, 20 (227 SE2d 842
Accordingly, the order granting appellee's motion to dismiss appellant's complaint is reversed.
BANKE, Presiding Judge, dissenting.
I must dissent, as I believe that the majority's decision does not protect the plaintiff from manifest injustice but instead results in manifest injustice to the defendant, who is now faced with defending a suit which has been pending for over 10 years, yet in which the only substantive action taken by the plaintiff has been the filing of the complaint.
The majority neglects to mention that, although the plaintiff's ex parte motion for continuance was ostensibly predicated on his counsel's intention to withdraw from his representation of the plaintiff and the consequent need to allow the plaintiff an opportunity to secure replacement counsel, counsel never in fact withdrew but has continued to represent the plaintiff up to and throughout this appeal. "The five-year rule was intended to prevent long delays before trial, not to facilitate such delays. [Cit.]" Jefferson v. Ross, 250 Ga. 817
, 819 (301 SE2d 268
) (1983). There being ample basis in this case for a finding that the plaintiff sought the ex parte continuance order solely for the purpose of avoiding the effect of the 5-year automatic dismissal rule and for no other bona fide purpose connected with the litigation, I would hold that the trial court did not abuse its discretion in revoking the continuance order and granting the defendant's motion to dismiss the complaint.
I am authorized to state that Presiding Judge Deen, Presiding Judge McMurray, and Judge Beasley join in this dissent.
BEASLEY, Judge, dissenting.
The majority is concerned about injustice being done the plaintiff if the order continuing the case is allowed to be considered invalid or of no effect because inadvertently entered. It is urging, as I understand it, that the trial court had no discretion to give such effect to its previous order or that it was an abuse of discretion to do so.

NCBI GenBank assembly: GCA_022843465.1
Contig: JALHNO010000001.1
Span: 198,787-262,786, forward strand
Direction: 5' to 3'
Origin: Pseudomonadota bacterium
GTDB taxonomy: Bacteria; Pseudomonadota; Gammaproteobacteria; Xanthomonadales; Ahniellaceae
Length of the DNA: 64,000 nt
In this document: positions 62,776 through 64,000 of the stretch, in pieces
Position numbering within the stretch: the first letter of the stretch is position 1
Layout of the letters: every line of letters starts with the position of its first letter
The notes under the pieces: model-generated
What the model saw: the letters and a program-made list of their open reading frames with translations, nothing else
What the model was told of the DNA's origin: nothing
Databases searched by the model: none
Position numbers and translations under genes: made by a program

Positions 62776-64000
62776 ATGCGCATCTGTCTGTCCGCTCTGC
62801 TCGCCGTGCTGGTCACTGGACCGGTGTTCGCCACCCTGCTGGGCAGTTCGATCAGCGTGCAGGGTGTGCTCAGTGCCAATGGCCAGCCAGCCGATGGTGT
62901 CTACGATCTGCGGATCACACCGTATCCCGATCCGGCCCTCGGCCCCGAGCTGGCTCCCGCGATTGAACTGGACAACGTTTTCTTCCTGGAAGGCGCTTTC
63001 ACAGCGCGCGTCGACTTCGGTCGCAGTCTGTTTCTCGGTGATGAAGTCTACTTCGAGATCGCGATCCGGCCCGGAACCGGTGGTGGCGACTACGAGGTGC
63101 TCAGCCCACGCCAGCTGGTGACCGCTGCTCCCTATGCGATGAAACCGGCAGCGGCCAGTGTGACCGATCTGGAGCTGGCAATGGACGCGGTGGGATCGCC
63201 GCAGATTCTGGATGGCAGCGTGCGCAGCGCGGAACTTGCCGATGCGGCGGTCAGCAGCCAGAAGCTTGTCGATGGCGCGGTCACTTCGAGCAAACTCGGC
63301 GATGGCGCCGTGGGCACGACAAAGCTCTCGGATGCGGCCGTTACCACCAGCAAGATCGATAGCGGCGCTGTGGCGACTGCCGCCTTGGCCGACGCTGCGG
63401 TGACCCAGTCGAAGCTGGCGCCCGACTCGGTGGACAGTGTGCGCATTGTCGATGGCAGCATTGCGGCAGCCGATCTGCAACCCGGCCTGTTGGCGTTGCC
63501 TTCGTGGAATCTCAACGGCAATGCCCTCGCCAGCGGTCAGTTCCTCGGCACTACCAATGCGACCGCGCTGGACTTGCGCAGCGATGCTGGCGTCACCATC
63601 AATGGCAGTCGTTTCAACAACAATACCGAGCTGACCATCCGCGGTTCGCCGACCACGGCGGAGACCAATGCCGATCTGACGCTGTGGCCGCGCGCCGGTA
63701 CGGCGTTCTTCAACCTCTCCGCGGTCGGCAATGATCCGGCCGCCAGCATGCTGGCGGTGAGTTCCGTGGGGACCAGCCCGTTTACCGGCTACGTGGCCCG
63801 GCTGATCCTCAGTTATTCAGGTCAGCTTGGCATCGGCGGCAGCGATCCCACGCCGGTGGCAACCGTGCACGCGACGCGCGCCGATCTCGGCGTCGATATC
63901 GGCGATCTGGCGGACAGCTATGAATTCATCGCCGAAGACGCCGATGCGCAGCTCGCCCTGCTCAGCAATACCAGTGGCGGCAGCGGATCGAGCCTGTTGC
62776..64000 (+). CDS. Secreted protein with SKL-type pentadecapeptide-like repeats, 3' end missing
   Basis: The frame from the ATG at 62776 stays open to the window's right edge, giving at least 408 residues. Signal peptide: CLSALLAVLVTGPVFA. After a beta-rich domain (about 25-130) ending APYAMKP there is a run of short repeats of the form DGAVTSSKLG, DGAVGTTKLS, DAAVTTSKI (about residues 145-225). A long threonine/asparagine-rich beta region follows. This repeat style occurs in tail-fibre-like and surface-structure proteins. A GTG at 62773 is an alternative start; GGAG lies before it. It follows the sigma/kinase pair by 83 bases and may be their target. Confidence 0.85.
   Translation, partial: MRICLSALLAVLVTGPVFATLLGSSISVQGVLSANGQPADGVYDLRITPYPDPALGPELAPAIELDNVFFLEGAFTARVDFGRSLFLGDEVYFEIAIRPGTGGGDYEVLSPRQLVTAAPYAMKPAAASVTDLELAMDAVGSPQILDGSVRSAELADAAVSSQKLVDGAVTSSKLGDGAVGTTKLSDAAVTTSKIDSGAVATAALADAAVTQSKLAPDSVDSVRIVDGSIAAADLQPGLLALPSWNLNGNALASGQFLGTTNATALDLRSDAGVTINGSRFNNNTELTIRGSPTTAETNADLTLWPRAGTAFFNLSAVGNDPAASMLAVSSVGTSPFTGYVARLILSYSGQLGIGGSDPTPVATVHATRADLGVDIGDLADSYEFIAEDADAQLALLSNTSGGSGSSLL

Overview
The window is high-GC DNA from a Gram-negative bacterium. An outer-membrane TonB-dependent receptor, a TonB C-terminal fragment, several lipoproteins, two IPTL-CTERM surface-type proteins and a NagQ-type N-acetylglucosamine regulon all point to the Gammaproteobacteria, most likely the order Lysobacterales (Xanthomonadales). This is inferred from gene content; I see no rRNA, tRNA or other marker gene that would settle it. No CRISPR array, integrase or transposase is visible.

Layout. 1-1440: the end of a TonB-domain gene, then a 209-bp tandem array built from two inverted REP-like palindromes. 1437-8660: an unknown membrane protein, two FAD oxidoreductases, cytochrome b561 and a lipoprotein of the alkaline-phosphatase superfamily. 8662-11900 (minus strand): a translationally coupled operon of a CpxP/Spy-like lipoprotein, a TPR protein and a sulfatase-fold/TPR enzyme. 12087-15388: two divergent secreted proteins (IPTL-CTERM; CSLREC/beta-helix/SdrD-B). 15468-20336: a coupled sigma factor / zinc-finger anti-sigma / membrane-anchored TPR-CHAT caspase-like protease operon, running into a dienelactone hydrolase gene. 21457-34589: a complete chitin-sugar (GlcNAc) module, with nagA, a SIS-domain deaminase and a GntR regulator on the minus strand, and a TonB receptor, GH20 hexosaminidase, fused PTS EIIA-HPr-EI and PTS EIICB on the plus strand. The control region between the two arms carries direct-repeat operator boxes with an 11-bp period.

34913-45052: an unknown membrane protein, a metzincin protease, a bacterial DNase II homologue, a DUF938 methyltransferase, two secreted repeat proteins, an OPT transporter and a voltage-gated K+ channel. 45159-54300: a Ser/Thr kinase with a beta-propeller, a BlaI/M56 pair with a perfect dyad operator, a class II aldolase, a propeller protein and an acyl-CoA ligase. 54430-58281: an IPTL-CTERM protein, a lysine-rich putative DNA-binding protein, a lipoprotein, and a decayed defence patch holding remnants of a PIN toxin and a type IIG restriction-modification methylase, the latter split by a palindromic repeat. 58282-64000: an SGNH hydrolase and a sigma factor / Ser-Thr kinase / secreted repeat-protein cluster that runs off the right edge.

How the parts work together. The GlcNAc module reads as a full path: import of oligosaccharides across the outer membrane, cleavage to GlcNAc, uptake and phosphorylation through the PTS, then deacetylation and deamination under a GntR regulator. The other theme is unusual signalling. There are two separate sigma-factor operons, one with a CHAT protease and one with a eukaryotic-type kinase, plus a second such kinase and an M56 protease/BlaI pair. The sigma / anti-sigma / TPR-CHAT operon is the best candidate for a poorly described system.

The order appealed from ruled that the continuance order should not have been granted because of a defect in procedure occasioned by plaintiff himself. The court's order implied that a continuance would not have been given had the court realized that the opponent was not notified of the request and had no opportunity to object to a further delay of the already six-year-old lawsuit which had been inactive for four years.
The failure to give such an opportunity lies totally at plaintiff's doorstep. The injustice feared for him is entirely of his own making. But as Presiding Judge Banke points to, what about the injustice rendered the defendant, who was not informed of any activity in the case during a period in excess of five years, and who is faced now with defending against a claim arising out of a business transaction which occurred over ten years ago?
Even if the court below had discretion to give effect to plaintiff's ex parte continuance order, the decision not to do so does not amount to an abuse as a matter of law.
I am authorized to state that Presiding Judge Deen joins in this dissent.
Ronald Barfield, David B. Dunaway, for appellee.